These recommendations are based on the recommendations of the National Advisory Committee on Microbiological Criteria for Foods (NACMCF, 1999) and elaborate on Compliance Policy Guide 7120.28 (CPG 7120.28).

Seed Production: Seeds for sprout production should be grown under good agricultural practices (GAPs) in order to minimize the likelihood that they will contain pathogenic bacteria. For more information on GAPs, see FDA's 1998 ``Guidance for Industry: Guide to Minimize Microbial Food Safety Hazards for Fresh Fruits and Vegetables''. Copies of this guidance are available on the internet (http://www.foodsafety.gov/dms/prodguid.html) or by calling the number listed in the references and resources at the end of this guidance.

Seed Conditioning, Storage, and Transportation: Seeds that may be used for sprouting should be conditioned, stored, and transported in a manner that minimizes the likelihood that the seeds will be contaminated with pathogens. For example, seed should be stored in closed or covered containers in a clean dry area dedicated to seed storage. Containers should be positioned off the floor and away from walls to reduce the possibility of contamination by rodents or other pests and to facilitate regular monitoring for pest problems.

Sprout Production: Sprouters should implement appropriate practices to ensure that sprouts are not produced in violation of the act which prohibits the production of food under insanitary conditions which may render food injurious to health (21 U.S.C. 342(a)(4)). In addition to seed treatment and testing for pathogens (see below), sprouters should maintain facilities and equipment in a condition that will protect against contamination. Facilities with poor sanitation can significantly increase the risk of contaminating product. Sprouters should employ good sanitation practices as a standard operating procedure to maintain control throughout all stages of sprout production. Inadequate water quality and poor health and hygienic practices can all increase the risk of food becoming contaminated with pathogens. Sprouters may wish to review 21 CFR Part 110 which sets forth good manufacturing practices (GMPs) in manufacturing, packaging, or holding human food that cover these aspects of food production.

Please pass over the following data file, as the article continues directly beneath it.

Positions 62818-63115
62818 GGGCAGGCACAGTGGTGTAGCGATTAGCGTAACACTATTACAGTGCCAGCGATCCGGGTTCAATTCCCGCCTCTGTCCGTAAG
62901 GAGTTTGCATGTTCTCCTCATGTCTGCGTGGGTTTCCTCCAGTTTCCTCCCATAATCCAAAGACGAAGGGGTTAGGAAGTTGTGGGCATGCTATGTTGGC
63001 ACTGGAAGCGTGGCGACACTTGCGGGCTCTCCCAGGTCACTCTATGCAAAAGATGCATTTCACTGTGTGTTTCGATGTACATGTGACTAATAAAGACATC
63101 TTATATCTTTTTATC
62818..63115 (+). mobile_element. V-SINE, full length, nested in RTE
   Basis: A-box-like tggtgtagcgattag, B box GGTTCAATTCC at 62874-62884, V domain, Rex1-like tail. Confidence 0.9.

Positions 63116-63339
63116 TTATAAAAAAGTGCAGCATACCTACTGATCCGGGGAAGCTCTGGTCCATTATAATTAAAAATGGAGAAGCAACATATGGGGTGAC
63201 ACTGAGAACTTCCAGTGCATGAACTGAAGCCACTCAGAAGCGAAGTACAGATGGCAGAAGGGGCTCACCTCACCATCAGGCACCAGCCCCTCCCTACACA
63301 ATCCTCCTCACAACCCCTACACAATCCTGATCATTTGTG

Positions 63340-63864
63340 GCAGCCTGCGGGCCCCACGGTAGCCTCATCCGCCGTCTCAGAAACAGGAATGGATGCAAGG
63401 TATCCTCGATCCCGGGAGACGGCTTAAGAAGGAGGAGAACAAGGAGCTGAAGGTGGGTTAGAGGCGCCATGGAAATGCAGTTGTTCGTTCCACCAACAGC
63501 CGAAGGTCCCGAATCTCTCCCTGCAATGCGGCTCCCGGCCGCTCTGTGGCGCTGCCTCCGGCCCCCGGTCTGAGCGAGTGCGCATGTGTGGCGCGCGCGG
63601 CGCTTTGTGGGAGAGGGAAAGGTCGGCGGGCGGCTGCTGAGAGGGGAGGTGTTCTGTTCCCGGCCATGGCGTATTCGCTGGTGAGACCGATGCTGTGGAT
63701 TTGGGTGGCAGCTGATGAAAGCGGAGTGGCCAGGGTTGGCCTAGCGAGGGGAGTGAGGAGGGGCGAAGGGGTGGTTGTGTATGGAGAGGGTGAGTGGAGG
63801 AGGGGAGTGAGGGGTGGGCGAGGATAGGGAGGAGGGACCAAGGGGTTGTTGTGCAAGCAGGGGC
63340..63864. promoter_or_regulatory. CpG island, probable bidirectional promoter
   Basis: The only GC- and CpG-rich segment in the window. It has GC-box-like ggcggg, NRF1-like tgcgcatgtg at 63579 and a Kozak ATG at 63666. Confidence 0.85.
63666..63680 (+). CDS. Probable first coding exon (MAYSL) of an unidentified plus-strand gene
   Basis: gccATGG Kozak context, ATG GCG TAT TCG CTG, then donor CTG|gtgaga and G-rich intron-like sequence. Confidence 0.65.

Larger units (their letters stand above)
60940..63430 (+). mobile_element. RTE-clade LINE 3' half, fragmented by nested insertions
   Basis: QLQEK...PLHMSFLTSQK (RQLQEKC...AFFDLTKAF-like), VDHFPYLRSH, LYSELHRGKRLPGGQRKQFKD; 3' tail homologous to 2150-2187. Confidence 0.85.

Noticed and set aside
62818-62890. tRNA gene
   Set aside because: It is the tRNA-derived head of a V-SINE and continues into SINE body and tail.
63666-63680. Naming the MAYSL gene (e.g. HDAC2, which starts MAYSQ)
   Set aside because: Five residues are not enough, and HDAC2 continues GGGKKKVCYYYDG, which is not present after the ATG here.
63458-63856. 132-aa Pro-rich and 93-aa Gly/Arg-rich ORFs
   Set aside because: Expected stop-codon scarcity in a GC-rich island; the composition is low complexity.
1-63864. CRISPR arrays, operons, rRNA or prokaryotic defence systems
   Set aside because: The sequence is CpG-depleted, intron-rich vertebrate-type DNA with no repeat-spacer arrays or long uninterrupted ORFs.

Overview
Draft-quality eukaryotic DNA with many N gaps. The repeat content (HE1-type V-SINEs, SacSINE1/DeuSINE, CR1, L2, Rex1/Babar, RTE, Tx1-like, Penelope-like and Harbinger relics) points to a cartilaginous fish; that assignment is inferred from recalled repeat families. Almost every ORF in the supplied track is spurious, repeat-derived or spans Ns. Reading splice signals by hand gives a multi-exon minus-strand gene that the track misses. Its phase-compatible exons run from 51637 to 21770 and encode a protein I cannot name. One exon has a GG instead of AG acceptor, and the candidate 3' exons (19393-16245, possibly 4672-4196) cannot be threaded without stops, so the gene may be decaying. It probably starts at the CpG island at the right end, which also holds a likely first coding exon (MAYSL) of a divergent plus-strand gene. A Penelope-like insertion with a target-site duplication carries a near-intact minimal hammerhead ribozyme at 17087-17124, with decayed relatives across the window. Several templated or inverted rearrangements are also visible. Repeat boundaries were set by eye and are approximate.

Seed Treatment: Seeds for sprouting should be treated with one or more treatments (such as 20,000 ppm calcium hypochlorite\2\ (FOOTNOTE) ) that have been approved for reduction of pathogens in seeds or sprouts. Some treatments can be applied at the sprouting facility while others will have to be applied earlier in the seed production process. However, at least one approved antimicrobial treatment should be applied immediately before sprouting\3\ (FOOTNOTE) . Sprouters should carefully follow all label directions when mixing and using antimicrobial chemicals.

(FOOTNOTE) \2\In 1998, the Environmental Protection Agency issued a ``section 18'' for the temporary use of 20,000 ppm calcium hypochlorite to disinfect seed for sprouting. In the fall of 1999, the exemption was renewed for another year. However, in order to ensure continued availability of this treatment, registrants should be actively pursuing a full registration under section 3 in 2000.

(FOOTNOTE) \3\Antimicrobials are either pesticides chemicals or food additives, depending on where they are used. As such their use on seeds for sprouting must be approved by EPA or FDA. To find out what antimicrobials have been approved by EPA or FDA for use on seeds for sprouting, you can call 202 - 418 - 3098.